GREENFIELD — As social distancing becomes the new norm, banks are relying more than ever on digital means of conducting business, and asking customers to minimize physical visits to bank offices.
Banks are not shutting down. But, in efforts to slow the spread of the coronavirus, they are beginning to limit face-to-face interactions strictly, and instead emphasizing their online services. Local offices started announcing changes this week.
Greenfield Savings Bank closed the lobbies of all but one of its 10 branches Wednesday, and is now doing almost all business through its online services. The bank emphasizes that all of its services remain available, both through remote means and by special appointment. But, for the sake of public health, the bank is encouraging customers and employees to do as much business remotely as possible.
“It isn’t necessarily going to be done the way it’s always been done,” said Greenfield Savings Bank President John Howland. “But if you need a service, we will find a way to do it for you.”
Among the other banks with offices in Greenfield, some have already changed their policies for interacting with customers. Others have not yet announced changes.
■Freedom Credit Union, a bank based in Springfield that has branches in Greenfield, Turners Falls, Northampton and Easthampton, closed all 10 of its branches’ lobbies Tuesday. Drive-up windows are still open during regular business hours, and all ATMs are still available. Freedom Credit Union’s website encourages customers to use its online and mobile systems, which include check deposits, bill payments and loan services.
■Franklin First Federal Credit Union, which operates entirely out of Greenfield, has not closed its office, but is also encouraging customers to use its online and mobile services. Bank President Michelle Dwyer mentioned that policies may change later this week.
■The two national and regional banks with branches in Greenfield, People’s United Bank and TD Bank, have not closed their branches. TD has closed other branch lobbies throughout the country, including one in Holyoke.
The technology behind the remote banking systems is not new. Many banks already have systems that are capable of depositing checks, transferring money and accessing loan services.
Greenfield Savings Bank, which recently made improvements to its technological infrastructure, expects a fairly easy transition to doing most business remotely.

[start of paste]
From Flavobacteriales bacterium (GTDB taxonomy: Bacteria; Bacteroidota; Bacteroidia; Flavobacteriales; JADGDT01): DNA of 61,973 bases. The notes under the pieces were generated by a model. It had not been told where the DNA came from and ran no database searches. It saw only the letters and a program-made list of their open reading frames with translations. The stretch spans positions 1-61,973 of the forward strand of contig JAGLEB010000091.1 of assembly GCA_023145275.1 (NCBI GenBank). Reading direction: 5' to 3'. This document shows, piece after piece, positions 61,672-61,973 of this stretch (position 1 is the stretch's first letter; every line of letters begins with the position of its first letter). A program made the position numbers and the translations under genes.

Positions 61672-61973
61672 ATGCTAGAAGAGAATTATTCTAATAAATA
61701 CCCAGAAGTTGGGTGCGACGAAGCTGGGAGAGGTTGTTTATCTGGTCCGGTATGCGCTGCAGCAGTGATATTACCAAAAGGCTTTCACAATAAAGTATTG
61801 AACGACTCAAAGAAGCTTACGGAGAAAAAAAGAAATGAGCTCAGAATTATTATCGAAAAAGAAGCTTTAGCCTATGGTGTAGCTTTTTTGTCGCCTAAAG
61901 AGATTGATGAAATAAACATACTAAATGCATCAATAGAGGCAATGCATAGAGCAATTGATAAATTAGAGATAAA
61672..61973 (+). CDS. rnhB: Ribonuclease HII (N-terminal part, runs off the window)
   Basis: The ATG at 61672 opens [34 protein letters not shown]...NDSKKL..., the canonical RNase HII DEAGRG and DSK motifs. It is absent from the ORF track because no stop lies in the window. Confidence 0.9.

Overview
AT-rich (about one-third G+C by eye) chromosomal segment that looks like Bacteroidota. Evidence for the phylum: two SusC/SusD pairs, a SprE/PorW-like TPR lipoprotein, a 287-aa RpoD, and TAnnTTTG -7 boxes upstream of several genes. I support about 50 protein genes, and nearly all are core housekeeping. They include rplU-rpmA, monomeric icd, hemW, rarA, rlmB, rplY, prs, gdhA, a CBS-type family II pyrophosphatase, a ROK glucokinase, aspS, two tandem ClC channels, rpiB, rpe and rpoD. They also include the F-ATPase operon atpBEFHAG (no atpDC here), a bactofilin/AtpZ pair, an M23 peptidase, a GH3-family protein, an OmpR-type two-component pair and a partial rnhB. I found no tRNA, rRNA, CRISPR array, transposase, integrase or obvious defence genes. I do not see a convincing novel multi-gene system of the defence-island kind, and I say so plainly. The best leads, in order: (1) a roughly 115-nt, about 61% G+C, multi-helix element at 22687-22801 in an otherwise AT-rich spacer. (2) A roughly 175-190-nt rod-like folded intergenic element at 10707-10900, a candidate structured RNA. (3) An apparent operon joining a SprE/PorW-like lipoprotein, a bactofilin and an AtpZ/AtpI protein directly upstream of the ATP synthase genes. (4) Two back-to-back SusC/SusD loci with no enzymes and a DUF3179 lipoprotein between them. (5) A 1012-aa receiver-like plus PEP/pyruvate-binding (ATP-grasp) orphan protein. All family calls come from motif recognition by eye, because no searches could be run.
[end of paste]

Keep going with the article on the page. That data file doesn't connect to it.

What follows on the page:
Last year, Greenfield Savings Bank introduced a remote teller system for its drive-up and walk-up ATMs, in which customers video chat with a teller from the Turners Falls branch. The system allows ATM users to do more complex banking than is possible with typical ATMs, and also allows for longer hours than bank branches are typically open.
The only Greenfield Savings Bank lobby that had not been closed by Wednesday was the Amherst office on University Drive, which is the only one not yet outfitted with the new machines.
“We feel like we were very prepared for this type of service delivery before it became absolutely necessary,” said Greenfield Savings Bank’s Marketing Director Paul Benjamin.
While face-to-face services are still available by appointment, Benjamin and bank President Howland noted that all services are available remotely or through the ATM video chat system, except for access to safe deposit boxes.
Internally, Greenfield Savings Bank is also reducing social contact. By Wednesday, about half of the bank’s employees were working from home, Howland said. The other half, who were still working in the office, had been physically separated.
The company has a pandemic plan that is routinely stress-tested, and was most recently updated in January, when news of the coronavirus was first breaking, Howland said.
“We’re limiting face time to less than a minute, but we’re doing the same thing,” Howland said. “I am fully confident that we are going to do everything we can to respond to this in the best way we can.”
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